Today in History:

87 Series I Volume XVI-I Serial 22 - Morgan's First Kentucky Raid, Perryville Campaign Part I


Major General A. McD. McCOOK (a witness for the Government), being duly sworn, testified as follows:


Question. State, if you please, your position in the Army of the United States.

I am a major-general of volunteers since the 17th of July, 1862.

Question. You will state, if you please, what part of that time you were under the command of Major-General Buell, and especially during the invasion of Kentucky by Bragg, and all you know about the expedition following.

I organized and commanded the Second Division of the Army of the Ohio at Camp Nevin; that was my command when General Buell assumed command of the Army of the Ohio. I marched with that division to Nashville with short delays on the road at different camps, and from Nashville to the battle-field of Shiloh; from thence to Corinth; thence to Battle Creek, Tenn., and there was placed in command of the Fifth Division in addition to my own. The Fifth was commanded by General Crittenden. I commanded these two divisions in front of Chattanooga, where the rebel army, under General Bragg, was supposed to be concentrating. I remained at Battle Creek until General Buell planned an advance against the enemy, part of which I was to carry out. My orders were to march up the Sequatchie Valley. I will state one brigade (the Fourth) was here detached and stationed along the Nashville and Chattanooga Railroad as far as Cowan. My instructions were on marching up Sequatchie Valley to leave Crittenden's division at the place where the Higginbottom pike leaves the Sequatchie Valley to ascend the Cumberland Mountains. With the rest of my command I was to move up to Anderson's house, and there prevent the enemy from crossing Sequatchie Valley and guard the Anderson road. When I reached to within 10 miles of the Anderson road I was on the march, and was met by two of my spies, whom I considered trusty men. One was a corporal in the Forty-ninth Ohio, the other a refugee from Chattanooga I had sent out. They presented me with a synopsis of what they had seen each other. They informed me that Bragg was crossing at Chattanooga with seventy regiments and a great deal of artillery; that Withers was crossing at Harrison, 12 miles above, had already crossed eleven regiments; that McCown was crossing at Kingston (this was about the 10th of August), supposed to have 10,000 men. General Heth commanded a division under him. The most reliable of these spies, Corporal Kennedy, informed me that the army that crossed at Chattanooga were advancing rapidly toward Anderson road. That same morning I received information that 600 of the enemy's cavalry had reached Dunlap. I then had but two brigades and three batteries of artillery with me. Had been informed by a citizen of that vicinity, whom I considered loyal, that the enemy's pickets and advance were on the top of Walden's Ridge, 7 miles from where I was to go to take position. Knowing there were several roads crossing Walden's Ridge practicable for infantry and cavalry, I did not consider it safe for me to go to that place with a command of that size. My instructions from General Buell were to take position upon the Anderson road; to hold it if I could; if not, to retreat by a road to Tracy City; in case I could not reach Anderson road to ascend the mountain by Higginbottom turnpike to Tracy City, where I would be met by General Schoepf. I did not know what command General Schoepf had, but was merely informed that he would meet me there. I did not know he commanded the First Division.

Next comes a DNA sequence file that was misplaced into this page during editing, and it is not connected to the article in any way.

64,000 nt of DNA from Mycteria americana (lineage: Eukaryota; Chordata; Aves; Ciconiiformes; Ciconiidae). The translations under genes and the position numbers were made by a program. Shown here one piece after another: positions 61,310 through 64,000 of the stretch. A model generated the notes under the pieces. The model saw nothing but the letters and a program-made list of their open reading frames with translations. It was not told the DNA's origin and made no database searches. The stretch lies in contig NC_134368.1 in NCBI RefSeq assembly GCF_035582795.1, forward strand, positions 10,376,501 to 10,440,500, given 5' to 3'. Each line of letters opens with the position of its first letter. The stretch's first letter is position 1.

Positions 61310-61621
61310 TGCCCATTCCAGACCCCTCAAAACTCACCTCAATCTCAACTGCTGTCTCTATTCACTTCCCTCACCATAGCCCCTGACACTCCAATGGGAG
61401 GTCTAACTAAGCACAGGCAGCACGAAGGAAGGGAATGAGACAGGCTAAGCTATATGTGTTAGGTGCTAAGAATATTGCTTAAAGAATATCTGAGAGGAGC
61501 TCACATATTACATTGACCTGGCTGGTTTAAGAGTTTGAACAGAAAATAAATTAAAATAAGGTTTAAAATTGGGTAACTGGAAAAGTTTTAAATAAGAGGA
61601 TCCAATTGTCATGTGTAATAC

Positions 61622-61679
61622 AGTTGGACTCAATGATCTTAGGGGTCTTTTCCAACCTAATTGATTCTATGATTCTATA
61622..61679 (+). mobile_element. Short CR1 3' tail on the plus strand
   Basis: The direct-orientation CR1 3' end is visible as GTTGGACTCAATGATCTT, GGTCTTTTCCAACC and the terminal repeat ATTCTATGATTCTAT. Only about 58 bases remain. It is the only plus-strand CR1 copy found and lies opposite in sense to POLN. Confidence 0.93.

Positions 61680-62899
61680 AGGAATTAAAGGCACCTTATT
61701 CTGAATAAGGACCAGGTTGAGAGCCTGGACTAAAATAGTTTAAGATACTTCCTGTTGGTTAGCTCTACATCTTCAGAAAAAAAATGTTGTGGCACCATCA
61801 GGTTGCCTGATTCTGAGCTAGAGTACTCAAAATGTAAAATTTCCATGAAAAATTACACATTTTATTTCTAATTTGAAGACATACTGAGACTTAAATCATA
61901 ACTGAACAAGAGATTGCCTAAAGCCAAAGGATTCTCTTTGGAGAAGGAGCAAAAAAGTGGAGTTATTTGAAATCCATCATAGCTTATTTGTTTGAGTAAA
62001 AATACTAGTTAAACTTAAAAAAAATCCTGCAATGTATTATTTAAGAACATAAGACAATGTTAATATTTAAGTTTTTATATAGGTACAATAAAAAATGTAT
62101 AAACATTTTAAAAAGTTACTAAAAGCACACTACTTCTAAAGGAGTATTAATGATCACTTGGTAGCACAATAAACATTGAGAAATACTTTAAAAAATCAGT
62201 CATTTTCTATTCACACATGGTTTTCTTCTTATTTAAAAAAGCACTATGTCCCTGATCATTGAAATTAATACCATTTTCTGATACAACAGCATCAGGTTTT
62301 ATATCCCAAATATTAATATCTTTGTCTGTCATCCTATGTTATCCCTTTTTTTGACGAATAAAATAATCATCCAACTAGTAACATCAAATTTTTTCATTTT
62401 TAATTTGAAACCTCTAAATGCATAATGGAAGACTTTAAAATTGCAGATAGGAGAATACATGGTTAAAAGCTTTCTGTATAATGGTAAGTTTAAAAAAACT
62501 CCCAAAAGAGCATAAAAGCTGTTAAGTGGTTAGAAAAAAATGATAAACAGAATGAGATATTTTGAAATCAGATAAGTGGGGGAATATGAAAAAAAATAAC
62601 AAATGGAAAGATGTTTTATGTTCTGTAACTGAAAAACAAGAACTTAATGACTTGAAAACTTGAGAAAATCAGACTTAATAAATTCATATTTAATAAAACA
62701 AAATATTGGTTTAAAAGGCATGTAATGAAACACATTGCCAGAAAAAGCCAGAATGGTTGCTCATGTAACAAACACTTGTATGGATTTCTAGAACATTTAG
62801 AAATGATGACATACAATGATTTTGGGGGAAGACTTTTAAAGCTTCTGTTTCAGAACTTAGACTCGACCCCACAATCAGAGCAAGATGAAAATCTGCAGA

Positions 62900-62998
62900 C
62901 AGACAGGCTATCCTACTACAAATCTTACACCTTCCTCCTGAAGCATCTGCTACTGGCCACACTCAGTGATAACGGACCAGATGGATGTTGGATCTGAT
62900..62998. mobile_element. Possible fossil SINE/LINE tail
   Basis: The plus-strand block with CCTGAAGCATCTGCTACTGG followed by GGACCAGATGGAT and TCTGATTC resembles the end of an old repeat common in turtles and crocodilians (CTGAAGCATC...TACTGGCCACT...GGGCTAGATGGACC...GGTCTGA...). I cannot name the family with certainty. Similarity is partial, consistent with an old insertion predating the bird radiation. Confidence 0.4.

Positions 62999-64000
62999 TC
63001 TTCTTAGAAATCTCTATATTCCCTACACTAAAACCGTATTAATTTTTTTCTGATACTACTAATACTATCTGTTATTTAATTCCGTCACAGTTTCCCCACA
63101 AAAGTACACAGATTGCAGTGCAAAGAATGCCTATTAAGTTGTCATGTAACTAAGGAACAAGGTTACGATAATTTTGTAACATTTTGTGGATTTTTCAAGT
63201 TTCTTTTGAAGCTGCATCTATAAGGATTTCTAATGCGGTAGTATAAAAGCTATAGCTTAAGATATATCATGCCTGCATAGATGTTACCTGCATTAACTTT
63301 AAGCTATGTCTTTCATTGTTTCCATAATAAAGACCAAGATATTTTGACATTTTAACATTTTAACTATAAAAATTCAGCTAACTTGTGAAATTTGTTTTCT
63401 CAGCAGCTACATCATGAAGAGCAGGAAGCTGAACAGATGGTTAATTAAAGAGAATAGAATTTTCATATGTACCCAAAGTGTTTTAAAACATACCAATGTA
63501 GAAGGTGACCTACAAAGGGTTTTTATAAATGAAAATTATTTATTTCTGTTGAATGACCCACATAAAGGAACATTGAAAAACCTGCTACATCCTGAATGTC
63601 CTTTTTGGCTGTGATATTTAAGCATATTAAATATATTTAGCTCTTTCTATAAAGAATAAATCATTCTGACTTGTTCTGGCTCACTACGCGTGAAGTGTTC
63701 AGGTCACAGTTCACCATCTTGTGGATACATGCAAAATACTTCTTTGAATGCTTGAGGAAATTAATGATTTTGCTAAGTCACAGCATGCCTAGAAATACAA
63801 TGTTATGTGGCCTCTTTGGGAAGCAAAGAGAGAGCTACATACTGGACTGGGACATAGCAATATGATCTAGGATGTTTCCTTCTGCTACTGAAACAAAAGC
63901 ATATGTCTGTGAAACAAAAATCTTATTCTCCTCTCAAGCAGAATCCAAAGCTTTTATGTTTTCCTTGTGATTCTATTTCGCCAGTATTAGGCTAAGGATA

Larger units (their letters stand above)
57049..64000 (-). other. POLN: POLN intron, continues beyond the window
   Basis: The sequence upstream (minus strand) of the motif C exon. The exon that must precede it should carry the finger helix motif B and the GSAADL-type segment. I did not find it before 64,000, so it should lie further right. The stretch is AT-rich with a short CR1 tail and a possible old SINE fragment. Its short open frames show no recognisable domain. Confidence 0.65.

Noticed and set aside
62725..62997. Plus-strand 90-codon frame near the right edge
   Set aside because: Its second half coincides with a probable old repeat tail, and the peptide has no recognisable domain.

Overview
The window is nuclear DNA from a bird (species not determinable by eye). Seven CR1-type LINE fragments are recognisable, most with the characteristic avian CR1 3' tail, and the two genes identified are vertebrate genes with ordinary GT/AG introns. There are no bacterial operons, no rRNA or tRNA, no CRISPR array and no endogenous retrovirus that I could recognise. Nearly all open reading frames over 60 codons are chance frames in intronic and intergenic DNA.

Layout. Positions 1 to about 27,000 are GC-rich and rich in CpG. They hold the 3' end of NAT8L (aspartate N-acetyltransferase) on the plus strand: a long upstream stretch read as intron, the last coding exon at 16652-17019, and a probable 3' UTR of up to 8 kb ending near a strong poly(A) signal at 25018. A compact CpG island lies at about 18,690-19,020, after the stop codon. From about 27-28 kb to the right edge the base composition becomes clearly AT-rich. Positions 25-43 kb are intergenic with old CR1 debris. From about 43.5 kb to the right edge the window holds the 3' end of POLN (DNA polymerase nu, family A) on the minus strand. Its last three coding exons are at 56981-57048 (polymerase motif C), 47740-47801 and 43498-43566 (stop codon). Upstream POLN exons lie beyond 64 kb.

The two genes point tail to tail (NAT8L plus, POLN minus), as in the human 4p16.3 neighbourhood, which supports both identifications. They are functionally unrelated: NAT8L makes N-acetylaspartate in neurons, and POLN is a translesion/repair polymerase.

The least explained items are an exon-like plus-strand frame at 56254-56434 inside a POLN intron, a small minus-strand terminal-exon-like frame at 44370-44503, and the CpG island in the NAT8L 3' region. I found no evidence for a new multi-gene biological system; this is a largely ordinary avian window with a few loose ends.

I then returned to Higginbottom pike with my command; went to top of mountain myself; tried to carry a battery up, and found the road impracticable for military carriages. I then marched from that point with my own and Crittenden's division back to Battle Creek, and camped 6 miles from the mouth of the stream. From this point I could have marched by Sweeden's Cove road, which led to Tullahoma; by Battle Creek road to Pelham, or by Fierry Gizzard road.

While in this camp I received an order from General Buell (I would here add, the part of General Buell's plan on the Anderson road I alone am responsible for; I did not carry out his instructions) to march with my two divisions to Pelham; to reach Pelham by one day's march; to march from Pelham to Altamont, and then form a junction with General Thomas, and attack the enemy on Therman road in case he advanced that way.

On my march from Battle Creek to Pelham night overtook me 7 miles from Pelham. I there bivouacked with my two divisions and descended the mountain the next morning, and reached Pelham at 10 o'clock (5th of September). There found General Schoepf encamped with First Division of the army, and was joined by the other